Périgord Black Truffle (Tuber melanosporum)
Is grown predominantly in France although is also found in Italy, Spain and in smaller quantities in Slovenia and Croatia, along with a growing market in New Zealand and Tasmania, Australia. A highly prized truffle known for its aromatic properties, this truffle can frequently command a price of NZ $3,500 per kg. Click here for photo.
Bianchetto or whitish truffle (Tuber borchii)
Iis also known as the Spring Truffle and is predominantly grown in Tuscany, Romagna and Marche, Italy. While providing an excellent flavour it does not command the same price as the other well-known white truffle Tuber magnatum. Click here for photo.
Italian White Truffle (Tuber magnatum)
From the Piedmont region of Northern Italy, this truffle grows with hazels, oak, poplar and beech trees. It fruits in autumn, is highly aromatic and can produce truffle up to 500g in weight, although they are usually much smaller. The highest priced of all truffles, prices can reach NZ $4-8,000 per kg with the record price being paid in 2007 of NZ $660,000 by a Macau casino owner for a 1.5kg truffle.
Click here for photo.
Chinese Truffle (Tuber sinensis or Tuber indicum)
Is more common and is considered to have a bland taste and chewy texture compared to the black truffle. Because microscopic examination or DNA typing is needed to differentiate it from Tuber melanosporum, the dubious practice of putting some of the Tuber melanosporum into the Chinese truffle and selling it at a high price has occurred. Click here for photo.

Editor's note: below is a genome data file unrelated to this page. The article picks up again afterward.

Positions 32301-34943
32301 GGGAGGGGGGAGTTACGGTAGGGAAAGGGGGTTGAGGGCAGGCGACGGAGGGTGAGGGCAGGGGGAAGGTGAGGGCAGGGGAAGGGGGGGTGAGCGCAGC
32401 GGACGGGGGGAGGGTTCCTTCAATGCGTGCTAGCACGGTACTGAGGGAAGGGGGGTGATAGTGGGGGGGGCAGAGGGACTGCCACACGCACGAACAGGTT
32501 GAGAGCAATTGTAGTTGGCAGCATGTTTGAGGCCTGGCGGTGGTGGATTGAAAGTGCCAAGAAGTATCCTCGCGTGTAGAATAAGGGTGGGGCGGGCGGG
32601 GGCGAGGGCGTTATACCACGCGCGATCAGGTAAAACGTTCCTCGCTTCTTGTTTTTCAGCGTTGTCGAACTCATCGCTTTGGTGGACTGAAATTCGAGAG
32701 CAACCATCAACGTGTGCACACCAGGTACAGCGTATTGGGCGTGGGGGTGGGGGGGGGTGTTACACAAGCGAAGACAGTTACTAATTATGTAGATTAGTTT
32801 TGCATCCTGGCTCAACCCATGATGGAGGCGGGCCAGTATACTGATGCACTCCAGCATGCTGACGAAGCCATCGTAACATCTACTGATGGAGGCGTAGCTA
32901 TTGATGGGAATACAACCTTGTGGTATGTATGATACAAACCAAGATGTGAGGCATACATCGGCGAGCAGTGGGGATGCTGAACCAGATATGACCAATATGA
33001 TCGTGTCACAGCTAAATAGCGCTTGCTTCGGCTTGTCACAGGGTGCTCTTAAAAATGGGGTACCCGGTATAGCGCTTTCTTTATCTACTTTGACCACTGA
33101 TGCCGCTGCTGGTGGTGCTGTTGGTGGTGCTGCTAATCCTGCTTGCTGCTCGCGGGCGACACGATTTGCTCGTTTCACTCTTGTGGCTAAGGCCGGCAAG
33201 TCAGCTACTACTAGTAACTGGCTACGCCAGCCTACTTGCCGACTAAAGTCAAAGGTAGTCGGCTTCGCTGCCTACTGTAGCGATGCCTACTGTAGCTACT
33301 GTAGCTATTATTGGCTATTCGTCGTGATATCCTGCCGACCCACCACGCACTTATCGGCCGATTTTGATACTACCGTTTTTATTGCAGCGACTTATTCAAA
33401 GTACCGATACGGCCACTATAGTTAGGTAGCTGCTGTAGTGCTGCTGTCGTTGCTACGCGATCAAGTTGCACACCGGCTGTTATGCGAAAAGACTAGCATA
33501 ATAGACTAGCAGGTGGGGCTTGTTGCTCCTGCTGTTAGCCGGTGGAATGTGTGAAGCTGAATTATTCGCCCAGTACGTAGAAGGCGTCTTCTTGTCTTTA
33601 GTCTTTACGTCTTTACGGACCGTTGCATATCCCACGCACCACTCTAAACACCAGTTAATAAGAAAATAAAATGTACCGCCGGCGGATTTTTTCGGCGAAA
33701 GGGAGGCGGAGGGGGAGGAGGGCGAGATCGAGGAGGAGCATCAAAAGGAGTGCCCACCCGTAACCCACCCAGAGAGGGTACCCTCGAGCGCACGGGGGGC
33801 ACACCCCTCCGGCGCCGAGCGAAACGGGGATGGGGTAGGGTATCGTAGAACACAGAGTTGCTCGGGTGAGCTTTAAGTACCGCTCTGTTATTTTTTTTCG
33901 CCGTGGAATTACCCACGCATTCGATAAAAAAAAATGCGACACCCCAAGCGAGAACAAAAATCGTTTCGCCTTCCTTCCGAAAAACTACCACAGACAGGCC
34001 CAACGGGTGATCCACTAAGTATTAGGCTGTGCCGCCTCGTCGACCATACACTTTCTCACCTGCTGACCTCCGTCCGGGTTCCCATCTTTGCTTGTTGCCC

Black Summer Truffle (Tuber aestivum/unicinatum)
Is harvested between June and November and grows extremely well in Northern Italy, central & eastern Europe and even the United Kingdom. While it does not have as strong an aroma as the winter black truffle, is still valued and can command up to $1,900 NZD per kg. Click here for photo.
Winter Truffle (Tuber brumale)
Is similar in appearance to the Périgord truffle but does not have the same desirable flavour. There is a concern that this species may compete with the Périgord in young nursery seedlings if care is not taken to ensure true-to-type Tuber melanosporum infection on roots. Click here for photo.